Staff Publications

Staff Publications

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    'Staff publications' is the digital repository of Wageningen University & Research

    'Staff publications' contains references to publications authored by Wageningen University staff from 1976 onward.

    Publications authored by the staff of the Research Institutes are available from 1995 onwards.

    Full text documents are added when available. The database is updated daily and currently holds about 240,000 items, of which 72,000 in open access.

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Record number 495075
Title Dynamics of Firmness and Colour of Thai Mango Cultivar 'Nam Dok Si-Thong'
Author(s) Penchaiya, P.; Tijskens, L.M.M.; Uthairatanakij, A.; Srilaong, V.; Tansakul, A.; Kanlayanarat, S.
Source Acta Horticulturae 1091 (2015). - ISSN 0567-7572 - p. 261 - 266.
Event Proc. VIth International Conference on Managing Quality in Chains, Cranfield, United Kingdom , 2015-08-25/2015-08-25
DOI https://doi.org/10.17660/ActaHortic.2015.1091.32
Department(s) Horticulture and Product Physiology Group
Publication type Refereed Article in a scientific journal
Publication year 2015
Abstract Firmness and colour of Thai mango (‘Nam Dok Mai Si-Thong’) were assessed
(firmness at two opposite sides) at regular intervals during storage at 13°C for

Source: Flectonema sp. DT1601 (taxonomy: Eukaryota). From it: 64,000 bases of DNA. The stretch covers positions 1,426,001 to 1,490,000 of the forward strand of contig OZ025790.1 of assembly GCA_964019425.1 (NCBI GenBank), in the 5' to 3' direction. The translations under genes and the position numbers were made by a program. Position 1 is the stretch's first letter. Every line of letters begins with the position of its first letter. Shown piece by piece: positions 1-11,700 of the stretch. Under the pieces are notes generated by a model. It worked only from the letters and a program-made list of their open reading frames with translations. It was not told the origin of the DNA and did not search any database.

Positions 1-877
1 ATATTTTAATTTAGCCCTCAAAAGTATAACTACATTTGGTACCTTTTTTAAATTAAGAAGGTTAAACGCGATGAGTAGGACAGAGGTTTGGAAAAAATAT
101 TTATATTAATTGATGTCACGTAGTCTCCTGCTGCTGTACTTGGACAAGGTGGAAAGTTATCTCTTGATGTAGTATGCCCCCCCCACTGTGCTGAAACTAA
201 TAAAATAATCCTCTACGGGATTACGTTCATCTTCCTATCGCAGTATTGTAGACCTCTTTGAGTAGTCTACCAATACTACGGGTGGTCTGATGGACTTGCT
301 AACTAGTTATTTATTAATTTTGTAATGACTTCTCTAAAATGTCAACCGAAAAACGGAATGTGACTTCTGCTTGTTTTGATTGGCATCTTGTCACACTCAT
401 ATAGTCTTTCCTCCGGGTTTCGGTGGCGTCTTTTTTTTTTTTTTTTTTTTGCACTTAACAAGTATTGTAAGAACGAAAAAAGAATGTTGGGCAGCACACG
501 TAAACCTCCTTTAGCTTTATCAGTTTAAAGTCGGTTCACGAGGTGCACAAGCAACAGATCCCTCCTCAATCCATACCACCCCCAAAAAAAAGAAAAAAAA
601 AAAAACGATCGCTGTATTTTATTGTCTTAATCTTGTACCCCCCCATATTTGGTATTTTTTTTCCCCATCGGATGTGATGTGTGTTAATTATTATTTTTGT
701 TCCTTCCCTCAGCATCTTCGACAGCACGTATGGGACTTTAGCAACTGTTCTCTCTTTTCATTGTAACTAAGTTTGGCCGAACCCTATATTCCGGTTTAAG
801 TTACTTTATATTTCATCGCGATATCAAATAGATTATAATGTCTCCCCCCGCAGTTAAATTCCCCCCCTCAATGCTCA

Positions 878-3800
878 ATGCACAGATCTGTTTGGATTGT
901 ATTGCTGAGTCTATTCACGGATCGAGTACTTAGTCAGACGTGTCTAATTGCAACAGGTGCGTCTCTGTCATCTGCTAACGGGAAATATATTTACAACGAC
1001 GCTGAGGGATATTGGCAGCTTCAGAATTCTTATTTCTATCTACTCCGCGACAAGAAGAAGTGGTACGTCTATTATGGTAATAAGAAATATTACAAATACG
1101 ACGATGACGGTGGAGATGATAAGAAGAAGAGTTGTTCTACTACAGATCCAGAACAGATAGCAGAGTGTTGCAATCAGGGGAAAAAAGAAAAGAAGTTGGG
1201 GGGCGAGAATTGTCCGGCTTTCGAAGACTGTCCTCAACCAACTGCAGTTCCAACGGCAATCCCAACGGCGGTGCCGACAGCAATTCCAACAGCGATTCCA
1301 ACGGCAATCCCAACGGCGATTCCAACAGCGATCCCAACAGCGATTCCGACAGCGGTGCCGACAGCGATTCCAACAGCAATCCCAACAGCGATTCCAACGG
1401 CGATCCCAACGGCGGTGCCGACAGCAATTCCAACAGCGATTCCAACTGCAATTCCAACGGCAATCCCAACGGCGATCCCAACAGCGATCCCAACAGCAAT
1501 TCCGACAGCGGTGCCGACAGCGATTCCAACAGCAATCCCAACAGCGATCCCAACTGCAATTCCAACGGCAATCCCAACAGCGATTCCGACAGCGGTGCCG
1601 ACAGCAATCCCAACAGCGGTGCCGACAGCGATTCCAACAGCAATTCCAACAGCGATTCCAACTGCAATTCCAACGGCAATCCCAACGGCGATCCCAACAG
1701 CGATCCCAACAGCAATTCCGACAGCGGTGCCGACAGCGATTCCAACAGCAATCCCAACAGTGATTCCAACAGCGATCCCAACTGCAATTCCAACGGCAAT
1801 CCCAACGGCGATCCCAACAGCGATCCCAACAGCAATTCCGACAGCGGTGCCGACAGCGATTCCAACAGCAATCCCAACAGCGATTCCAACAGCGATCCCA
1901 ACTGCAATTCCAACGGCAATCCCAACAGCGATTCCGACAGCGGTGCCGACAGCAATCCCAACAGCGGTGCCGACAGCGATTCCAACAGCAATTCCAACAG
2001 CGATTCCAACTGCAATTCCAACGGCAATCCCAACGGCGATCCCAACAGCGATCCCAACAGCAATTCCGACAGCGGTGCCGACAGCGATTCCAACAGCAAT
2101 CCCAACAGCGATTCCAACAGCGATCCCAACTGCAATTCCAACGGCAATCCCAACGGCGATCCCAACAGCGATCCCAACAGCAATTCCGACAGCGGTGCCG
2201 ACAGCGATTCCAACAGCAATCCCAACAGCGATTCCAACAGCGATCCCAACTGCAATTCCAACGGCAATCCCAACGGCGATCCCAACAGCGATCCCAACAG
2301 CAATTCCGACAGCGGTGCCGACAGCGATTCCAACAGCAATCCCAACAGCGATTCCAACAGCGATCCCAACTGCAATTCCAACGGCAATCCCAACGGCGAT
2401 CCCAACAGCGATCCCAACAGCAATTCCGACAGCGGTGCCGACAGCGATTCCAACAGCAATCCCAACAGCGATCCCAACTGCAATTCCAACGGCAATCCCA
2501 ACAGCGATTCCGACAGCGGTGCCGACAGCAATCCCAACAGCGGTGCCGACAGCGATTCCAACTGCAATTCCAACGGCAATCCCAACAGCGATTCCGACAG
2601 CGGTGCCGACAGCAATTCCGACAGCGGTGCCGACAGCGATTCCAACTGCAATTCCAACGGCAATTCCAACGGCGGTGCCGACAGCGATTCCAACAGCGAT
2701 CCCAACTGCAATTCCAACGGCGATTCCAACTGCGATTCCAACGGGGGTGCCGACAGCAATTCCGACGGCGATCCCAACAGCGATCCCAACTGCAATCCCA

14 days, followed by storage at 28°C for another 8 days. The mangoes were
individually labelled and the obtained data were analysed using a logistic decay for firmness and all colour attributes (L*, a*, and b*), including the biological variation within in a batch. The variation in maturity was expressed as biological shift factor. Explained parts of around 90% were obtained for all variables. The biological shift factors are normally distributed. No major difference was found for firmness between both sides of the mangoes. Hardly any relation was found between the biological shift factors of the colour attributes with that of firmness. That confirms that (skin) colour cannot be used to assess the maturity status of firmness in this cultivar. As expected, a pronounced effect of temperature was found, but only on the rate constant of the softening and colour decay process. At 28°C, softening was almost 1.65 times faster and colour development 5 times faster for a* and b* colour aspects than at 13°C. The other model parameters and the model structure were, however, not affected by temperature. That means that in the supply chain, the same model can be used to assess and predict the behaviour of colour and firmness in the entire chain.
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